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By Jonathan Springston, Editor, Relias Media
The World Health Organization (WHO) released new guidelines this week regarding how to prevent dementia.
The recommendations highlight the importance of regular exercise, eating a balanced diet, and avoiding alcohol and tobacco, among other important considerations. This advice closely mirrors guidelines produced by U.S. organizations like the Alzheimer’s Association, which also recommends challenging the mind through continuing education, regular reading, and the completion of complex puzzles.
“In the next 30 years, the number of people with dementia is expected to triple,” WHO Director-General Tedros Adhanom Ghebreyesus said in a statement. “We need to do everything we can to reduce our risk of dementia. The scientific evidence gathered for these guidelines confirm what we have suspected for some time, that what is good for our heart is also good for our brain.”
Researchers are finding more connections between a lack of sleep and the development of neurodegenerative disorders. In the May issue of Neurology Alert, Daniel Barone, MD, FAASM, unpacked a recent prospective cohort study of patients with REM behavior disorder in which investigators reported that 73.5% of patients developed a neurodegenerative disorder after a 12-year follow-up.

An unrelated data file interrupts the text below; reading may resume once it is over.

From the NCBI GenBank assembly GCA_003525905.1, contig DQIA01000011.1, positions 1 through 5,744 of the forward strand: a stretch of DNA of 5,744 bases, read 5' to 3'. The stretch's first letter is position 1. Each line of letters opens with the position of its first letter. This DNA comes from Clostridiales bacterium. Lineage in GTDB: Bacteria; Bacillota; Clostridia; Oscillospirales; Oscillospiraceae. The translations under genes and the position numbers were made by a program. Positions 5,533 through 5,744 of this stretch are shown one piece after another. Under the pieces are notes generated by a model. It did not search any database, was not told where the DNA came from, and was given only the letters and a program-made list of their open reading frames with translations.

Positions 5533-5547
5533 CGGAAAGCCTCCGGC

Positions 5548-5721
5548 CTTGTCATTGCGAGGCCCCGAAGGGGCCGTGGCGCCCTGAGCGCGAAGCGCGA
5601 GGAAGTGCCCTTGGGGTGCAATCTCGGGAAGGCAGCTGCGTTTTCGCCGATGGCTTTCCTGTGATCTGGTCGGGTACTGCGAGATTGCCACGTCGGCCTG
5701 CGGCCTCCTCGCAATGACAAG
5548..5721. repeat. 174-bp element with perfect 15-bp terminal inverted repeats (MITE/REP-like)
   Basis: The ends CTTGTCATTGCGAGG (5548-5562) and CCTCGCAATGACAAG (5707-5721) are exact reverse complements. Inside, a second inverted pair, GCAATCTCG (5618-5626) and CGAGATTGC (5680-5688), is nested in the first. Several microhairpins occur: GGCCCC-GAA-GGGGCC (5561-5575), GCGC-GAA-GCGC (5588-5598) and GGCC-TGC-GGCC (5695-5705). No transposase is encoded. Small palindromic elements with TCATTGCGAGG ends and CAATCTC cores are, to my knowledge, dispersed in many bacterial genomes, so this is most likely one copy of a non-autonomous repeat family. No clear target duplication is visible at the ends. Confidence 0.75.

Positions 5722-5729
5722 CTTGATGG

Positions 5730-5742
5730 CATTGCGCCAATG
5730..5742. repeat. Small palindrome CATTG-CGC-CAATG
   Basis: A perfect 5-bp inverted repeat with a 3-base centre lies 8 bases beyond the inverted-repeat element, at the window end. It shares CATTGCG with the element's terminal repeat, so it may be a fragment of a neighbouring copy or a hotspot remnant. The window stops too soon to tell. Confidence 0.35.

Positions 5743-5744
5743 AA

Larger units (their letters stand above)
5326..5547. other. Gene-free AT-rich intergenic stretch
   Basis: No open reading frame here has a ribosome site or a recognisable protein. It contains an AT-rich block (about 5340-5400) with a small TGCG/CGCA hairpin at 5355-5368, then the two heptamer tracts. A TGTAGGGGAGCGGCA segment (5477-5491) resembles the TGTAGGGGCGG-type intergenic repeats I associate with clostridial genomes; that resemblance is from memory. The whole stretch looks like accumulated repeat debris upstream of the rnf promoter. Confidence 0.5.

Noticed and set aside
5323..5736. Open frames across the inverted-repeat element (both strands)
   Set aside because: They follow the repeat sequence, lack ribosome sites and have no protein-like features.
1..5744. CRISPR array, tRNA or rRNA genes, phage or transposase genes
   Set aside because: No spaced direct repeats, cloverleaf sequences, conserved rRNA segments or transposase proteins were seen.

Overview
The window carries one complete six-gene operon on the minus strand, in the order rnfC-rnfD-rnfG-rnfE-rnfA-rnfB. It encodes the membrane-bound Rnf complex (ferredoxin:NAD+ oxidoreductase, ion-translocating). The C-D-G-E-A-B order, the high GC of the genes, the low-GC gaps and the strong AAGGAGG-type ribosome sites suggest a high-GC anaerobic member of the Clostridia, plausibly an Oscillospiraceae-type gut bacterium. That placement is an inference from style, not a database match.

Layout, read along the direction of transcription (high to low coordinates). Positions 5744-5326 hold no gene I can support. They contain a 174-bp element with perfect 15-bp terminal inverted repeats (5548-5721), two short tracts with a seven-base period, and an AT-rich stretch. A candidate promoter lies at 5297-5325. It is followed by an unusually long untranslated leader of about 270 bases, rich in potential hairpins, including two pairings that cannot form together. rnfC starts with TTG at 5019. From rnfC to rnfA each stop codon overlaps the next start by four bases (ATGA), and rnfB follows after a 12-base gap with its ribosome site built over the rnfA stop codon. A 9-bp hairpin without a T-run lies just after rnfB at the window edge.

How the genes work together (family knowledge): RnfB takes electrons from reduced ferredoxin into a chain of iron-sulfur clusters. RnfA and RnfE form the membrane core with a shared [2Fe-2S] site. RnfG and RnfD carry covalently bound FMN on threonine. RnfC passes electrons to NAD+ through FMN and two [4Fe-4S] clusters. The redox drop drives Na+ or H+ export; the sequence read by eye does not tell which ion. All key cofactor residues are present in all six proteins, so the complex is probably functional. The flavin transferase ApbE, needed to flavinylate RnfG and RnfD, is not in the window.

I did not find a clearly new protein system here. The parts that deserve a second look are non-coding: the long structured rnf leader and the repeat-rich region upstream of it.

“Patients with a new diagnosis of [idiopathic REM sleep behavior disorder] should be examined for existing subtle signs of neurodegenerative disorders,” Barrone offered. “Perhaps the most important opportunity for research in the intersection of sleep medicine and neurology is the potential discovery and testing of a neuroprotective strategy to prevent ongoing neurodegeneration in identified at-risk individuals.”
Eating a proper diet to prevent the development of neurodegenerative disorders (along with plenty of other health maladies) is another point around which researchers concur. In the April issue of Neurology Alert, Makoto Ishii, MD, PhD, wrote about a study of the connection between Alzheimer’s disease (AD) and cholecystokinin (CCK), a gut hormone that can suppress appetite. Specifically, researchers set out to determine whether cerebrospinal fluid (CSF) levels of CCK were associated with the onset and severity of AD and if CSF CCK levels were related to changes in cognition, neuroimaging, and AD biomarkers such as amyloid-beta and tau.
Investigators found that CCK levels were associated with better outcomes that may reflect compensatory protection as AD pathology progresses. But Ishii cautioned that because of significant limitations, these findings need to be validated in additional studies. “The authors postulated that as AD progresses, CCK actually is increased to protect the brain from any further injury, which is mitigated by progressive neurodegeneration,” Ishii noted. “Although this is plausible, additional evidence is needed to support this claim, such as by conducting longitudinal studies measuring CCK levels as AD progresses or mechanistic studies in model systems.”